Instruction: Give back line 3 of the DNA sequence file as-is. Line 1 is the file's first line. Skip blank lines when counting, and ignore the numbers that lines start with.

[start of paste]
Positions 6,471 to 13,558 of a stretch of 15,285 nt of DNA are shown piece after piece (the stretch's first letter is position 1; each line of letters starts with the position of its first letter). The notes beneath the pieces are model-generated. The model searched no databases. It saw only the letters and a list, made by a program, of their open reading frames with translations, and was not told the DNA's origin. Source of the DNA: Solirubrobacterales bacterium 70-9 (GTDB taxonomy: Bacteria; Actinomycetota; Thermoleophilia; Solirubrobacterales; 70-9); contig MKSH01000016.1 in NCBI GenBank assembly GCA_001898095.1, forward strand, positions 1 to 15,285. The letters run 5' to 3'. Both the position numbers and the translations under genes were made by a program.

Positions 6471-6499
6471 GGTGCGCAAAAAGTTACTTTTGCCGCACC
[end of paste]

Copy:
6471 GGTGCGCAAAAAGTTACTTTTGCCGCACC